The Performing Body: Physical Self-Concept in Athletes [abstract]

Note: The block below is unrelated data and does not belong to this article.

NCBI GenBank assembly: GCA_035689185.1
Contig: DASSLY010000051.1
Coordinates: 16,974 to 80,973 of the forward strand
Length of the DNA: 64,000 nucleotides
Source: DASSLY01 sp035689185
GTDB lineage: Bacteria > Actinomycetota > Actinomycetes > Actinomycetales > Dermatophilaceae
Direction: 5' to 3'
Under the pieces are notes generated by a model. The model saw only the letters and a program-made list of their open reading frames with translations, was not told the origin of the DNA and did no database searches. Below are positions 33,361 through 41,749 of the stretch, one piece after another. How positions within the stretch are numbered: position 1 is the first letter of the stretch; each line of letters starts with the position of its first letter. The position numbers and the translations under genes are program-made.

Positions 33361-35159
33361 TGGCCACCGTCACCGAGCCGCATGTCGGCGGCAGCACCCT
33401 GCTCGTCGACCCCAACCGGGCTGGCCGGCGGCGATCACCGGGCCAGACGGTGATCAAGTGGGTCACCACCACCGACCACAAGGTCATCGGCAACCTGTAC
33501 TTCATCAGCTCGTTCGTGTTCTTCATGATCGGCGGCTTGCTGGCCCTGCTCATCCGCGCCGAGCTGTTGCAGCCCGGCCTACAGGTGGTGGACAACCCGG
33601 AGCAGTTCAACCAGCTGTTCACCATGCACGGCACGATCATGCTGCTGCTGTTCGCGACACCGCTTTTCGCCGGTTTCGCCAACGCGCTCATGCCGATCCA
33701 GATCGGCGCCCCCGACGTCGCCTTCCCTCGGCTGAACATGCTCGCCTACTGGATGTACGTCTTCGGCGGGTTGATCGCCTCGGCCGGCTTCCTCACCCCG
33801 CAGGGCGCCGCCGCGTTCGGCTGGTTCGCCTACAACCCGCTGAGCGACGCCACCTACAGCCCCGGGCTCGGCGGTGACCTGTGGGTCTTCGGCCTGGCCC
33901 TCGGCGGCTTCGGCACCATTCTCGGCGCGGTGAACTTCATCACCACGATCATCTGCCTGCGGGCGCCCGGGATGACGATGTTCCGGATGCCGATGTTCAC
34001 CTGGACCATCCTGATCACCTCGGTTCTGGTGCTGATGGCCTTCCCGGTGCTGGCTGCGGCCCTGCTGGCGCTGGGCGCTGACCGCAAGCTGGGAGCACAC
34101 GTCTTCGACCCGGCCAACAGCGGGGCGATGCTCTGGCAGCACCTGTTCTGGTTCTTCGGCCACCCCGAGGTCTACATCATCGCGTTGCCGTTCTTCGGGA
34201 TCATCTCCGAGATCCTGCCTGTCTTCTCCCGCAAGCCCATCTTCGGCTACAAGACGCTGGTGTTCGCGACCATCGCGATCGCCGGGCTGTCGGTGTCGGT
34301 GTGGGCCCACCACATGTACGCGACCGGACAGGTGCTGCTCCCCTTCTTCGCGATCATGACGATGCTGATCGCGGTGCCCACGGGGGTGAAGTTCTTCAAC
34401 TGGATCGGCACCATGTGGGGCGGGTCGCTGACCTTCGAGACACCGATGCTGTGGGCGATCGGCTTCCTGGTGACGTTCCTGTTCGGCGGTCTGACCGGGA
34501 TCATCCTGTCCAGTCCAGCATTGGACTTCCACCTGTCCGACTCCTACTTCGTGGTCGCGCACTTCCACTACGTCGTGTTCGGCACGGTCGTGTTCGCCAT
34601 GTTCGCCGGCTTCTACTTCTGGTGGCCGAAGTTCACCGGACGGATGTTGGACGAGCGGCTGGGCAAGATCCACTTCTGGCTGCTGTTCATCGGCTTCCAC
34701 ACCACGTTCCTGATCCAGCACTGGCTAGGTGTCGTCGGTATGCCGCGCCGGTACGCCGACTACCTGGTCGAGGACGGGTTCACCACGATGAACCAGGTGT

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This paper presentation will present a review of literature on the unique way the body is negotiated in athletics and pivotal role it plays in identity development and global selfesteem. Current findings will be extended to retired athletes as part of dissertation research on the role of physical self-concept in former collegiate athletes. Self-concept has been viewed as multidimensional and constructed of a variety of roles, characteristics, and competencies, or "sub-selves'". A hierarchical model of selfesteem is generally accepted, wherein global self-esteem is the apex and life domains, including 'physical self-worth' are specified and further broken down into increasing specificity (Shavelson, Hubner, & Stanton, 1976). It is necessary to consider salience, as the subjective importance placed on any given dimension will determine the influence it has on the individual (Fox & Corbin, 1989). This is important when considering elite athletes, whose everyday activity and cornerstone of identity is encapsulated in physical activity. The performing body and physical competence are central to self-perceptions and self-worth for athletes. High-level athletes place much importance on involvement in sport and are particularly attuned to physical self-perceptions. Most elite athletes derive much of their self-worth from perceived physical competence (Brewer, Van Raalte, & Linder, 1993). Individuals who report high physical competence appear to have more enhanced self-concept and self-esteem (Marsh, Hey, Roche, & Perry, 1997; Marsh, Perry, Horsly, & Roche, 1995).
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